The Spiritual Genius of Swami Vivekananda
Swami Vivekananda is one of most admired spiritual leaders of India. The world knows him as an inspiring Hindu monk, his motherland regards him as the patriot saint of modern India, and Hindus consider him as a source of spiritual power, mental energy, strength-giving and open-mindedness.
Vivekananda was born on January 12, 1863, in a middle-class Bengali family of Calcutta.
Narendranath Dutt, as he was called before sainthood, grew up to be a youth of great charm and intelligence. In a pre-independent India hidebound by communal disharmony and sectarianism, this blithe spirit soared above the rest to become the manifestation of freedom - the 'summum bonum' of human life.
Learnings and Travels:
An avid scholar of Western and Hindu philosophy and ever thirsty for the mystery of Creation and the law of Nature, Vivekananda found his guru in Sri Ramkrishna Paramhamsa. He toured across India to know his country and people, and found his spiritual alma mater at the Kanyakumari rock in Cape Comorin at the southern most tip of the Indian peninsula. The Vivekananda memorial is now a landmark for tourists and pilgrims, and a tribute to him by his country men.
Journey to America:
Swami Vivekananda rose to worldwide fame in 1893, when he visited America to attend the first Parliament of World Religions in Chicago. The uninvited young monk addressed this august assembly and electrified the audience.
His speech made him world famous overnight: "Sisters and Brothers of America, it fills my heart with joy unspeakable to rise in response to the warm and cordial welcome which you have given us. I thank you in the name of the millions and millions of Hindu people …" (Read transcript of speech)
Vivekananda's life and teachings are of inestimable value to the West for an understanding of the mind of Asia, says Swami Nikhilananda of the Ramakrishna-Vivekananda Center, New York. On the occasion of America's Bicentennial Celebration in 1976, the National Portrait Gallery in Washington D.C., mounted a large portrait of Swami Vivekananda as part of its exhibition 'Abroad in America: Visitors to the New Nation', which paid tribute to the great personalities who visited America from abroad and made a deep impression on the American mind.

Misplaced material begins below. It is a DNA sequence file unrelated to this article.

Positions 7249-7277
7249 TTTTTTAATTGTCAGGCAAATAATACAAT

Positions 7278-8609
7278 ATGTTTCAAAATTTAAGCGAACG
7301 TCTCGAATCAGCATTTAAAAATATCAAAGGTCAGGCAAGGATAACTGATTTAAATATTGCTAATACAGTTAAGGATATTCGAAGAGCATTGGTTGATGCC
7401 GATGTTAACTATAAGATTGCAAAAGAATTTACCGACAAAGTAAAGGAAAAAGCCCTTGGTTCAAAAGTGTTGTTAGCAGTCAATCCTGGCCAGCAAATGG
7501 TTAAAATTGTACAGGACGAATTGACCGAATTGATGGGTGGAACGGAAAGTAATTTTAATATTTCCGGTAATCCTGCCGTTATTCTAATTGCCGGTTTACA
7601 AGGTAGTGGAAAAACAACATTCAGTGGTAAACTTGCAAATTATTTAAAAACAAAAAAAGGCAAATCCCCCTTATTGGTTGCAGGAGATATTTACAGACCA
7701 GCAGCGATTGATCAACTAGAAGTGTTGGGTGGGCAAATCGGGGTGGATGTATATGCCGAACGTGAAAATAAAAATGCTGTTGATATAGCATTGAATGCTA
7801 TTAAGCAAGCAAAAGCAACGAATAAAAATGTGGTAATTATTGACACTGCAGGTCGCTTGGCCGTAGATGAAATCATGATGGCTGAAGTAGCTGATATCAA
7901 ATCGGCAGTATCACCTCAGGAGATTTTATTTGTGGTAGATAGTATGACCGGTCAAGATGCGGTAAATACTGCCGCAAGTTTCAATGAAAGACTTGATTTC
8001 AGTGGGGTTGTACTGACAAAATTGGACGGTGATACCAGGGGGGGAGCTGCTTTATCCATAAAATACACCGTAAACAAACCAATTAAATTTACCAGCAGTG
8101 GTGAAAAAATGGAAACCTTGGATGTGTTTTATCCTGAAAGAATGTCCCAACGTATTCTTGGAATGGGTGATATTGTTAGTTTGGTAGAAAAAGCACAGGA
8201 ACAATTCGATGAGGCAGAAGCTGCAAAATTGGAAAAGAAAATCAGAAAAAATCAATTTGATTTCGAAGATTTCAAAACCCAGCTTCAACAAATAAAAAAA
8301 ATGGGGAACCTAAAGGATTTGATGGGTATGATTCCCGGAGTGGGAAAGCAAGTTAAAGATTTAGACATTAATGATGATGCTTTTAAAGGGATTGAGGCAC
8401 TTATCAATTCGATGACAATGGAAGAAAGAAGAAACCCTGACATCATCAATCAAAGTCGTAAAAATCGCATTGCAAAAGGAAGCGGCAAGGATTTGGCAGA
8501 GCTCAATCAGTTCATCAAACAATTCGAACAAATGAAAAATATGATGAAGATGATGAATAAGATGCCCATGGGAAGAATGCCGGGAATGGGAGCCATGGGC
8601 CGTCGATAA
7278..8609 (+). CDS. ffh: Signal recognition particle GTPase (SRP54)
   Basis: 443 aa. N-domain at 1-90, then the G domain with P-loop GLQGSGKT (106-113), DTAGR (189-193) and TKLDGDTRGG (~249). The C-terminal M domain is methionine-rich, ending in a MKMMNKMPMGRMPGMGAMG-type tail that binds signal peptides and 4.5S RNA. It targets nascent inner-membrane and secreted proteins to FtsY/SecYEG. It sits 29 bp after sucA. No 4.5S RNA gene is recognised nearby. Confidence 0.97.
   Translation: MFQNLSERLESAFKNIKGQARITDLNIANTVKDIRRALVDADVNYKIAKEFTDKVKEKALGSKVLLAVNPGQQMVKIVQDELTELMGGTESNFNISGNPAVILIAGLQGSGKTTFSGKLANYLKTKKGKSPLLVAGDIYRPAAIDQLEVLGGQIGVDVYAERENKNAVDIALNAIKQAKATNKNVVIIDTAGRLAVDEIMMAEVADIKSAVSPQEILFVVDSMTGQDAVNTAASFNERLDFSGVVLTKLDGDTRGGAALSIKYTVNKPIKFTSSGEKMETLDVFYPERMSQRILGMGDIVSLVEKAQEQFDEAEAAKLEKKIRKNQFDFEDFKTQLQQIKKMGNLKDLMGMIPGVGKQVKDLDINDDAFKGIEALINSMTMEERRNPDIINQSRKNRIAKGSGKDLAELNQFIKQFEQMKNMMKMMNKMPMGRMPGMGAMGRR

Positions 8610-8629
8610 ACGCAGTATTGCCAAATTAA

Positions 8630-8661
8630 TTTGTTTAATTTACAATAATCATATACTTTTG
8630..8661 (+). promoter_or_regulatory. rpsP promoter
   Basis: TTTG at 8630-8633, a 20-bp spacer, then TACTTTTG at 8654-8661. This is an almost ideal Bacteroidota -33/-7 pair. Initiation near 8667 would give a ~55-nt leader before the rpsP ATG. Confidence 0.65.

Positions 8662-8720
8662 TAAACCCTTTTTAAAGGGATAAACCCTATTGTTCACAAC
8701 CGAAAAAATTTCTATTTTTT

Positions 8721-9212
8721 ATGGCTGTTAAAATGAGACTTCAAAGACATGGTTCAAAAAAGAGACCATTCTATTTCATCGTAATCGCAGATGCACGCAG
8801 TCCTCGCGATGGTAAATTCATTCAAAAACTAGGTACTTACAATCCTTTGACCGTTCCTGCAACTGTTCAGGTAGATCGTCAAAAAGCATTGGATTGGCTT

In Praise of the Swami:
William James called the Swami the "paragon of Vedantists." Max Muller and Paul Deussen, the famous Orientalists of the nineteenth century, held him in genuine respect and affection. "His words," writes Romain Rolland, "are great music, phrases in the style of Beethoven, stirring rhythms like the march of Handel choruses. I cannot touch these sayings of his…without receiving a thrill through my body like an electric shock. And what shocks…must have been produced when in burning words they issued from the lips of the hero!''
An Immortal Soul:
An inspiring spiritual and social leader, Vivekananda has left an indelible mark in history with his teachings, which are studied everywhere in India and abroad. The immortal soul passed away on the 4th of July, 1902 at the young age of 39.
A Chronology of Important Events in Vivekananda's Life:
Jan 12, 1863 Born Narendranath Dutta in Kolkata, India
1880 Passed the Calcutta University Entrance Examination in first division
Aug 16, 1886 Death of Shri Ramkrishna Paramhamsa
May 31, 1893 Swami Vivekananda sails for America
1893 Attends Parliament of Religions
Feb 20, 1897 Returns to Kolkata
1897 Founds the Ramkrishna Mission
Dec 9, 1898 Inaugurates the first monastery at Belur
June 1899 Sails for the second time to the West
1901 Ramkrishna Mission receives legal status
July 4, 1902 Vivekananda passes away in meditation at Belur monastery at the age of 39
Lectures at the World Parliament of Religions, 1893, Chicago:
Sept 11 Welcome Speech at World Conference (Transcript)
Sept 15 Why We Disagree
Sept 19 Paper on Hinduism
Sept 20 Religion Not the Crying Need of India
Sept 26 Buddhism the Fulfilment of Hinduism
Sept 27 Address at the Final Session (Transcript)